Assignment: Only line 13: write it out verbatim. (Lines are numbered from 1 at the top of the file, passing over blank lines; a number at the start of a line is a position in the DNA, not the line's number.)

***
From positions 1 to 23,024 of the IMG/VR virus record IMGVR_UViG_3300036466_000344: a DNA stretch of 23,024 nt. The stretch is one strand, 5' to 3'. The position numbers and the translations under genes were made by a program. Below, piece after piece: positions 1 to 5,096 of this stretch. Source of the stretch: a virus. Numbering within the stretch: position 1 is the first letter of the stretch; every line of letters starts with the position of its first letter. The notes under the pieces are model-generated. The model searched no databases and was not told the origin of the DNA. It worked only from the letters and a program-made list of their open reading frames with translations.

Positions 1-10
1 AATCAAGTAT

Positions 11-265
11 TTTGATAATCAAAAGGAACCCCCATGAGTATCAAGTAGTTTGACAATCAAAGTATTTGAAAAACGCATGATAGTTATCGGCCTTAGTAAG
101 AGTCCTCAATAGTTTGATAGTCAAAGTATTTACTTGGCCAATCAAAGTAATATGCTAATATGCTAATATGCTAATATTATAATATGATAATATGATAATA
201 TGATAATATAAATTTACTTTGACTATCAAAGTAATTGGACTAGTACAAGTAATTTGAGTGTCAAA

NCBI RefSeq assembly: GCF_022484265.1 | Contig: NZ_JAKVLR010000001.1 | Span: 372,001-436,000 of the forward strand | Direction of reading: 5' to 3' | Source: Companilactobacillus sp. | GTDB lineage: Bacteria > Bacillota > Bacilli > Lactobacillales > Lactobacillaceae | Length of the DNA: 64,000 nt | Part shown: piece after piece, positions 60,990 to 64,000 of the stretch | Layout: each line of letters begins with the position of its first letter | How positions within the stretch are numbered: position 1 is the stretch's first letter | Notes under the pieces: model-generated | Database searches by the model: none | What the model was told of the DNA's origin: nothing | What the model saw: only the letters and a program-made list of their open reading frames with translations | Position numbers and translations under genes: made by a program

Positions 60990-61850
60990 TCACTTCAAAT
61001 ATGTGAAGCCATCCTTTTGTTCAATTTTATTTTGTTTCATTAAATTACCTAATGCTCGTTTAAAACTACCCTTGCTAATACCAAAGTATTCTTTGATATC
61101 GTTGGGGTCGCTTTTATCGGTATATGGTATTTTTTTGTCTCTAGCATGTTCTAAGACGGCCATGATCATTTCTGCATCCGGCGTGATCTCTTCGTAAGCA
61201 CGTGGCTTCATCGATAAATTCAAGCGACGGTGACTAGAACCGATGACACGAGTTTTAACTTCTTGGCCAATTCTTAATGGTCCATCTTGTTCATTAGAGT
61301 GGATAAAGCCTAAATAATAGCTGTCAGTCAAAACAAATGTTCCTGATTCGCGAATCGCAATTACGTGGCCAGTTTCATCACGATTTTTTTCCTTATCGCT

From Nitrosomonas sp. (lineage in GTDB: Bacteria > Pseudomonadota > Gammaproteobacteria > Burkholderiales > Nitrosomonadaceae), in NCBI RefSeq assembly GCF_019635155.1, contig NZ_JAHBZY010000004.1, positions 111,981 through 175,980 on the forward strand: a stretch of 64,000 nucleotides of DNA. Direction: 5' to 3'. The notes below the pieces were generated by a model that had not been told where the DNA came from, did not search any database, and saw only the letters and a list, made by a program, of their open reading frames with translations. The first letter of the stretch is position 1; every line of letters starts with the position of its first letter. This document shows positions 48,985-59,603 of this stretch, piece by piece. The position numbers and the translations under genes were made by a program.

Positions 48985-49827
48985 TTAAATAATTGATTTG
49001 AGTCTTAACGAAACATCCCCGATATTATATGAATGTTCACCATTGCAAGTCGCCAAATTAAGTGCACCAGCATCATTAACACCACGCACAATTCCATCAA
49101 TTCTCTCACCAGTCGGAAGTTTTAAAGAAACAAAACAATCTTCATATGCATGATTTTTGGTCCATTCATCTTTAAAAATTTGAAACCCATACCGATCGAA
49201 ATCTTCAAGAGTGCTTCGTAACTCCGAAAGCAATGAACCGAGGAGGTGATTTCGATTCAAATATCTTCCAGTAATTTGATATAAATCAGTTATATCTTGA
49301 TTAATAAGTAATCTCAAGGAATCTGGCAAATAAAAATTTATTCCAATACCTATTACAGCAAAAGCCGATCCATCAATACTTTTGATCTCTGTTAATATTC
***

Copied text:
61201 CGTGGCTTCATCGATAAATTCAAGCGACGGTGACTAGAACCGATGACACGAGTTTTAACTTCTTGGCCAATTCTTAATGGTCCATCTTGTTCATTAGAGT